F-15E Strike Eagle Spotted Flying With An Inert B61-12 Nuclear Bomb Out Of Nellis AFB
The precision-guided upgrade of the B61 tactical nuclear bomb has had a troubled and very expensive past.
Exercise Red Flag is underway with the U.S. and some of its tightest allies fighting a mock air war over the Nevada Test and Training Range (NTTR) in southern Nevada. Either in conjunction with the exercise or independent of it, there is a lot of testing currently going on over the same area. Case in point, this test F-15E Strike Eagle assigned to Eglin Air Force Base carrying an inert version of America's newest variant of its long-running B61 series of nuclear bombs, the precision-guided B61-12.
The jet was snapped by aviation photographer Kris Trajano on Tuesday, March 10th, 2020. The F-15E was followed by a pair of F-16s that were landing just before the first Red Flag launch of the day. It isn't uncommon for various test, training, and tactics development missions to be executed in the space between the two daily Red Flag mass launches and recoveries. Still, it is interesting to see the B61-12 hanging on an F-15E coming into Nellis. Much of the test and evaluation work for the USAF's nuclear weapons delivery systems occurs on the Tonopah Test Range in the northern reaches of the NTTR. Nearby Tonopah Test Range Airport also supports those activities under certain circumstances.
It isn't clear why the F-15E is carrying the weapon into Nellis. It appears to be a full-up guided round, but an inert one that lacks a nuclear warhead for testing purposes. The aircraft could be set to run another drop test on the Tonopah Test Range, or it's possible, but less likely, that deployment of the weapon could be folded into an upcoming Red Flag mission. America's NATO allies Germany, Italy, and Spain are the only foreign players taking part in this Red Flag, so an operational test of the weapon that will be the lynchpin of the Alliance's nuclear deterrent in Europe would make some sense, especially this late in its development. It's not unheard of for B61 deployment tactics development and training to occur out of Nellis, either.
As for the B61-12 program, which is seen as an essential upgrade to the Air Force's only tactical nuclear gravity bomb, it has been mired in cost overruns and other issues. All said, the bombs will be worth over twice their weight in gold, literally, once they are operational. The F-15E, along with the F-16 and B-2, are the Air Force's delivery systems for this weapon.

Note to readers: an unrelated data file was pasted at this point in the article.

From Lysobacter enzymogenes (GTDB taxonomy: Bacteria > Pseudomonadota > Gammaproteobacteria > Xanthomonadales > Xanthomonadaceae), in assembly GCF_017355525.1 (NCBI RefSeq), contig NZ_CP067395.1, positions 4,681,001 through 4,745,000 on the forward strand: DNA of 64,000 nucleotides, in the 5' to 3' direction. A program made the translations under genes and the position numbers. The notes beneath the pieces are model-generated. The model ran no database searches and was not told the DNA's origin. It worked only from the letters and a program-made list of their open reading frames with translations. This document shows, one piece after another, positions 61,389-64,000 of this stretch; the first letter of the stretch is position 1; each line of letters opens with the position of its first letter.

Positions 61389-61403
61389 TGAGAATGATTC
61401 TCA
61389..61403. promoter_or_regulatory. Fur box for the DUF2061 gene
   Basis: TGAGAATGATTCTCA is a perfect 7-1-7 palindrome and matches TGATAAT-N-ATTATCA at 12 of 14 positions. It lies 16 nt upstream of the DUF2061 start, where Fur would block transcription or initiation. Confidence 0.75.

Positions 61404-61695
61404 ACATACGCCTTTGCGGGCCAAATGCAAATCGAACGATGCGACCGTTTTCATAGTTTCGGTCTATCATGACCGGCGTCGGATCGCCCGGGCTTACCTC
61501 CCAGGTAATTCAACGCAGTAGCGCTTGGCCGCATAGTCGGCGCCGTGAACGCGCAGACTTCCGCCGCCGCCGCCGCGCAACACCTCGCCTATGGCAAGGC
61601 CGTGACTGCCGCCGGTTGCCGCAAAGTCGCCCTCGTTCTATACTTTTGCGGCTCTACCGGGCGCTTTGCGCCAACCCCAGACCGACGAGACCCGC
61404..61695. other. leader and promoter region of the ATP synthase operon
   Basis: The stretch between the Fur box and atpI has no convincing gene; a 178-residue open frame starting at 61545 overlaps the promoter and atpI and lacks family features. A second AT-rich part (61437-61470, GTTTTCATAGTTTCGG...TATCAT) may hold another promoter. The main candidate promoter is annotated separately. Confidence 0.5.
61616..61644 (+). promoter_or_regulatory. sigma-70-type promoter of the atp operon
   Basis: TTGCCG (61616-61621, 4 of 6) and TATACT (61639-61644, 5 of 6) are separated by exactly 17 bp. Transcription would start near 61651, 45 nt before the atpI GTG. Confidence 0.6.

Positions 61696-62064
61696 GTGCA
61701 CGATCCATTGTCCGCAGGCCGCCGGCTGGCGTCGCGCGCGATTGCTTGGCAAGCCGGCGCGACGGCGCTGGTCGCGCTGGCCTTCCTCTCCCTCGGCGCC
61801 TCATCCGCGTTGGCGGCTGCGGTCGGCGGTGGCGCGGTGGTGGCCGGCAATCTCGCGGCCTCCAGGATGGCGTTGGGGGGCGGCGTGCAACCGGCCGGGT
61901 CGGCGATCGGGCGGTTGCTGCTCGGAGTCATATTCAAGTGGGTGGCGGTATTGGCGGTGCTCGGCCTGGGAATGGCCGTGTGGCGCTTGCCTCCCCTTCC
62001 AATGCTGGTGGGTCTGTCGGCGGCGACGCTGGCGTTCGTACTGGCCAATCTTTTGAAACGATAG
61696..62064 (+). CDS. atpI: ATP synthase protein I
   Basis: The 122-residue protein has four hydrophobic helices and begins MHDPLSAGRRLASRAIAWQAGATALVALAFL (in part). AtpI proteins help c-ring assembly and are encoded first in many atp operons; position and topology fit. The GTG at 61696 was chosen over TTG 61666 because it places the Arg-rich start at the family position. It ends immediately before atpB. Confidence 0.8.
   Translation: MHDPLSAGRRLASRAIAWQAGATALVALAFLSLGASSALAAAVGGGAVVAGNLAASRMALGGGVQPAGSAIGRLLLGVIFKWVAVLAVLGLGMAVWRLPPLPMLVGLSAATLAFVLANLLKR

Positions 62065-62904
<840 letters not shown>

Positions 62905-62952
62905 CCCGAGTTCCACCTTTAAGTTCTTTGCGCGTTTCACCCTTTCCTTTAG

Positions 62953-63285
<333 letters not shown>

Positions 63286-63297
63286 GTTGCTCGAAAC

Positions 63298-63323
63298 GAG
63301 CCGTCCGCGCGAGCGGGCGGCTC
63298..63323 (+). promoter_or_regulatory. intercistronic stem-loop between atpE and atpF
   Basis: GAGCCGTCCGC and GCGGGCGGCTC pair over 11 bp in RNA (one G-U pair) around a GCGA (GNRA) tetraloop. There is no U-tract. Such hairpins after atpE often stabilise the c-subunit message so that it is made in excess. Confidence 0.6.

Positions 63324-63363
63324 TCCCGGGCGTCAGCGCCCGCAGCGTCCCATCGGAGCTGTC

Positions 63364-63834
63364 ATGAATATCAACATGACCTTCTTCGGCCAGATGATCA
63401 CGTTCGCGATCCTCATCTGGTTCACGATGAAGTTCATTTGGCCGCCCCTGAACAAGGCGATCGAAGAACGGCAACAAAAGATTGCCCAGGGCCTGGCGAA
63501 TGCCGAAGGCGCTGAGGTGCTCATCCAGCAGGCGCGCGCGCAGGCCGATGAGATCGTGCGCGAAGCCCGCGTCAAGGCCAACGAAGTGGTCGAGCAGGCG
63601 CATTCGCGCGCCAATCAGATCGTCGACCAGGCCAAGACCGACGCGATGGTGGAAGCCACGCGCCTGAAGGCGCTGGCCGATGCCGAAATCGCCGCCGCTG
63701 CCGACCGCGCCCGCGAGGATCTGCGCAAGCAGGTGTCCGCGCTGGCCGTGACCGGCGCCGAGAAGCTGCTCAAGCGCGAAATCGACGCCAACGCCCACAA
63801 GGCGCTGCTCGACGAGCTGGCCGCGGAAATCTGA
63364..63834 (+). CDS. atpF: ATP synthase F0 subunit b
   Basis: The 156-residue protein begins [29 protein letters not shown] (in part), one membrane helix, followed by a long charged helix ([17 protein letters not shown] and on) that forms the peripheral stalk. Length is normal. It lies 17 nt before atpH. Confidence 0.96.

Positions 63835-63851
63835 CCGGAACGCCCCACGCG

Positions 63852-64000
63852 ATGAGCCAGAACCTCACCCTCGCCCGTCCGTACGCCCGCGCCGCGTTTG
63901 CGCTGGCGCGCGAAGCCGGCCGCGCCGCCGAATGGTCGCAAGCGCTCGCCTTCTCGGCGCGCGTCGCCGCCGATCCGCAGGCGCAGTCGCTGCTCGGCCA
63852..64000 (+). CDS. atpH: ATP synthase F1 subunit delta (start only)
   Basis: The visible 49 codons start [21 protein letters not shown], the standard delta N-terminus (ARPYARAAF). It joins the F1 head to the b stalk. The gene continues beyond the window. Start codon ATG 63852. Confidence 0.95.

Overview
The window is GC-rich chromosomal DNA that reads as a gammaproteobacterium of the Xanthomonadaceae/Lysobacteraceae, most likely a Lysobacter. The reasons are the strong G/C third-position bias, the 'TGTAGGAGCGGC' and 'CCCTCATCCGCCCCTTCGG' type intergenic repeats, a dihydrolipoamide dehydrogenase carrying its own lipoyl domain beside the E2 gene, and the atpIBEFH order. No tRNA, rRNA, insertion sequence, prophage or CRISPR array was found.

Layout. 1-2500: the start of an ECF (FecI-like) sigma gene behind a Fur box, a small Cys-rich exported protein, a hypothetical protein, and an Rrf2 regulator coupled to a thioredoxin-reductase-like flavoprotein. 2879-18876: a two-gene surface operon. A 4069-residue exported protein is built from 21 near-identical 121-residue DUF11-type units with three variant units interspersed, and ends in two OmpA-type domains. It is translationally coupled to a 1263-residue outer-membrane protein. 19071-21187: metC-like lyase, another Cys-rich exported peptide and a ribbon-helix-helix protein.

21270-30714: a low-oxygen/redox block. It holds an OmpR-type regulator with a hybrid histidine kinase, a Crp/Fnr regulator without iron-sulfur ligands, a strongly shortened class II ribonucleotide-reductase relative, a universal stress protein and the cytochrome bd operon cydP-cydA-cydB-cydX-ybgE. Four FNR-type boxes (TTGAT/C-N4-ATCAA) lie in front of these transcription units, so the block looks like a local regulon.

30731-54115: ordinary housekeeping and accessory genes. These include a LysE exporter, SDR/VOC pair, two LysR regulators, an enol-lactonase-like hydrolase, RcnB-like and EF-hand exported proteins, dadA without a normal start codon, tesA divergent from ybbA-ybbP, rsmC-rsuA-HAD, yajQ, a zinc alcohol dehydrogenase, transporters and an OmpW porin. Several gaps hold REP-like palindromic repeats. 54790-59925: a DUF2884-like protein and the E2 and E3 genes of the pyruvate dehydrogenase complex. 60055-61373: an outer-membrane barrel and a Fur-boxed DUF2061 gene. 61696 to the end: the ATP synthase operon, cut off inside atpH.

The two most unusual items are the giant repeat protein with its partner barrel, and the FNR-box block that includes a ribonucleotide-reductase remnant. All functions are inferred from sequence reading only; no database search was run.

The Air Force's F-35As will acquire this capability in the future, as well. The 412th Test Wing at Edwards noted that it "advanced strategic capabilities [for the F-35] like Dual-Capable Aircraft" in a round-up of its accomplishments during 2019. "Dual-capable" in this context refers to the ability to carry both conventional and nuclear weapons. In 2017, Military.com had reported that the B61-12 might be integrated into the F-35A as early as 2020, but when The War Zone reached out to the 412th Test Wing for an update earlier this year, the unit's public affairs office said it could not "provide a response at this time due to operational security reasons."
The updated B61-12's ability to make precision strikes greatly increases its versatility, regardless of the plane carrying it, and the ways in which it could be employed during an actual nuclear strike. You can read all about the weapon and its developmental state here and here. Once the B61-12 is fully operational, it will be forward-deployed, including to Europe, where some of America's NATO partners could be tasked with delivering a portion of the weapons during an all-out conflict.
Clearly, some form of advanced B61-12 testing is underway out of Nellis. Hopefully, this will involve ironing out some of the weapon's kinks so that it can be made operational. Regardless, it's always interesting seeing a tactical fighter carrying a weapon type that is intended to be far more destructive than anything else in the jet's air-to-ground arsenal.
It's fascinating just how much destructive power can be packed inside the B61's svelte, 700-pound frame. The B61-12 has a so-called "dial-a-yield" warhead with various settings, the highest of which is a 50 kiloton yield. This is a little over twice the power of the Fat Man bomb, a substantially larger weapon overall, which the United States dropped on Nagasaki at the end of World War II.
Thanks to Kris Trajano for sharing his shot. Make sure to follow him on Instagram under Saltraphoto.
Contact the author: Tyler@thedrive.com